The Khamti tribe
The Khamti tribe is a sub group of the Shan people found mainly in Burma and Arunachal Pradesh. However a small number of this community can be found in Assam also. They are known as Hkamti by the Burmese and Khampti by the Assamese.
Their total population is 13100 as per the 2000 census out of which 4235 live in Burma.
Culture of Khamti people
The Khamti community consisted of three classes, the Chiefs, the priests and the slaves.
The Khamti people are Buddhists and are believer of the Hinyan sect of Buddhism. They pray every morning in their rooms and provide offerings of flowers and food. Like any other Buddhist they are peace loving people.
They build their homes with bamboos splices for the walls and wooden planks which is used for flooring.
The Khamti people are mainly agriculturists and cultivate crop in the land. They grow various crops like rice, mustard and potato. Their main food is rice and vegetable with occasional meat. They make a drink made of rice (rice beer) and drink as beverage.
The Khamti men wear a shirt known as 'siu pachai' and a lungi known as 'phanoi.'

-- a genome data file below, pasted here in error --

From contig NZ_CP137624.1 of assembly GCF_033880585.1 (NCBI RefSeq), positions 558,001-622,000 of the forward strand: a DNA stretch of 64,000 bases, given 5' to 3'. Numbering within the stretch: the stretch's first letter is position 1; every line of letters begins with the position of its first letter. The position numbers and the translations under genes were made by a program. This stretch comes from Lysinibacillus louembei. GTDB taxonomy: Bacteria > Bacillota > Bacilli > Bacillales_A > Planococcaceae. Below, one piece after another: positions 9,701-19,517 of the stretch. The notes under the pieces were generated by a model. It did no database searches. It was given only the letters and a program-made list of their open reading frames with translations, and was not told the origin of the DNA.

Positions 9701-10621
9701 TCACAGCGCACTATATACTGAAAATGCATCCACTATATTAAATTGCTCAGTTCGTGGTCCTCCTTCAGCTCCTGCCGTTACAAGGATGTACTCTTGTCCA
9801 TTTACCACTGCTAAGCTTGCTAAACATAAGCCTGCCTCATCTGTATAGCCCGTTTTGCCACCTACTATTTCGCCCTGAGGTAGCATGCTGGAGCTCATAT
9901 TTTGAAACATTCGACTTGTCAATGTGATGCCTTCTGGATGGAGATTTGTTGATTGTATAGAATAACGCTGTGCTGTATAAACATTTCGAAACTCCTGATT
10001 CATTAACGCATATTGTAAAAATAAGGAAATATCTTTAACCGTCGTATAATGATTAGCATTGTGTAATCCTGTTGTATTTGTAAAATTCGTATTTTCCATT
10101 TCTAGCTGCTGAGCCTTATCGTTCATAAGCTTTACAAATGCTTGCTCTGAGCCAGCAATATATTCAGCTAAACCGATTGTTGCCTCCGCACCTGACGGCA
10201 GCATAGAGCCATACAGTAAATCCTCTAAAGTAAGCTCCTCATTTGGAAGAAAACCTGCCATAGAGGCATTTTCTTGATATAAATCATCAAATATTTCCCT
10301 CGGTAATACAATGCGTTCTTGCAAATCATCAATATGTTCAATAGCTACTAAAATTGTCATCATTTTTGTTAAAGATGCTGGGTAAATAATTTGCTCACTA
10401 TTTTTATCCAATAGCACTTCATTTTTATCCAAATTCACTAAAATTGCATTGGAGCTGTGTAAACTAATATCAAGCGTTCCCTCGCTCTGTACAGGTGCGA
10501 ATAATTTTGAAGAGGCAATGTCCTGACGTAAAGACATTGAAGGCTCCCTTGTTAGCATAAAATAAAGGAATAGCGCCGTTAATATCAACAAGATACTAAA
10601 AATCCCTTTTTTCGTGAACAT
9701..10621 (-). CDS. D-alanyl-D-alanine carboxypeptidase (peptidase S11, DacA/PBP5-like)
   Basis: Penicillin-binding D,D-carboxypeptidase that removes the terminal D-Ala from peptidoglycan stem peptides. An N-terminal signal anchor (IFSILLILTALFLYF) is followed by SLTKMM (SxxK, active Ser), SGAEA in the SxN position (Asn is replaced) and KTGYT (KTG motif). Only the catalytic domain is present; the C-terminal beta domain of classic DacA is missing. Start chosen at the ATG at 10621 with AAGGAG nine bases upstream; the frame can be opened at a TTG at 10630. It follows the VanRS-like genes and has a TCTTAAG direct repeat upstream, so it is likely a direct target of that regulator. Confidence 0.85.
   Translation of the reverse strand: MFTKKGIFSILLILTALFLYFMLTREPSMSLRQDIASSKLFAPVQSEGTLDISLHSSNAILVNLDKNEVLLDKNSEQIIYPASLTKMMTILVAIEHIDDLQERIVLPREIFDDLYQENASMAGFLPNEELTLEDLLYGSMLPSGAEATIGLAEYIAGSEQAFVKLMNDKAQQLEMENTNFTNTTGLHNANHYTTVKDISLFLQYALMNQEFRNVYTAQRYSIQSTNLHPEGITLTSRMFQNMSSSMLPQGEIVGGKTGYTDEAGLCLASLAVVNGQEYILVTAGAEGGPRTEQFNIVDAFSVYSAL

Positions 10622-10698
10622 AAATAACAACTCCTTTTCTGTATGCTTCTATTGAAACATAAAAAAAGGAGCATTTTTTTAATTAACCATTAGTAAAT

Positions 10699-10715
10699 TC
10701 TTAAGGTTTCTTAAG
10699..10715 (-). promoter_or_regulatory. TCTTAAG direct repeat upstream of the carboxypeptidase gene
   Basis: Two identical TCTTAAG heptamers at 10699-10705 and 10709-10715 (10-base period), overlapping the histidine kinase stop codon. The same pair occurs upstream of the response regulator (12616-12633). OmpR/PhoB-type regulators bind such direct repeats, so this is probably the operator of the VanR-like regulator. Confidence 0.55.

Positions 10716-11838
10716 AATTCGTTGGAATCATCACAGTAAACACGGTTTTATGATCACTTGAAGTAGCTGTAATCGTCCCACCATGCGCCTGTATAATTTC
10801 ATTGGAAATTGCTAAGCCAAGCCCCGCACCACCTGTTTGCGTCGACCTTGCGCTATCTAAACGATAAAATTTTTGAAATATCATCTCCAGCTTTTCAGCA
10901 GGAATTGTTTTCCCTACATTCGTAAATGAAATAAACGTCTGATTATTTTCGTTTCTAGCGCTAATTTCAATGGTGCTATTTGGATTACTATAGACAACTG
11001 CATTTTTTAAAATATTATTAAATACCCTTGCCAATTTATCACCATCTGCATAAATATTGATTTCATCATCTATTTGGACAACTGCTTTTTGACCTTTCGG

The women wear a blouse 'siu pasao' a long skirt 'sinn' and a cloth used as scarf called 'famia'.
The Khamti people have their own language and script known as 'Lik Tai'
The Khamti are good craftsmen make varieties of weapons for defence. Also the priests make various religious idols.
Festivals of Khamti people
Sangken is the main festival of the Khamti people. It is the Khamti new year and is celebrated on 14th April. It is celebrated by all the religions and tribes together.
On this day, after the ceremonial bath the images of Buddha are taken out for procession along with drums and music. People splash water on each other. This may seem similar to 'Holi' festival celebrated in other parts of the country; however no colour is used here. This festival is celebrated for three days and people make and gorge on sweets and other edibles on these days.
Afterwards people exchange gifts among themselves.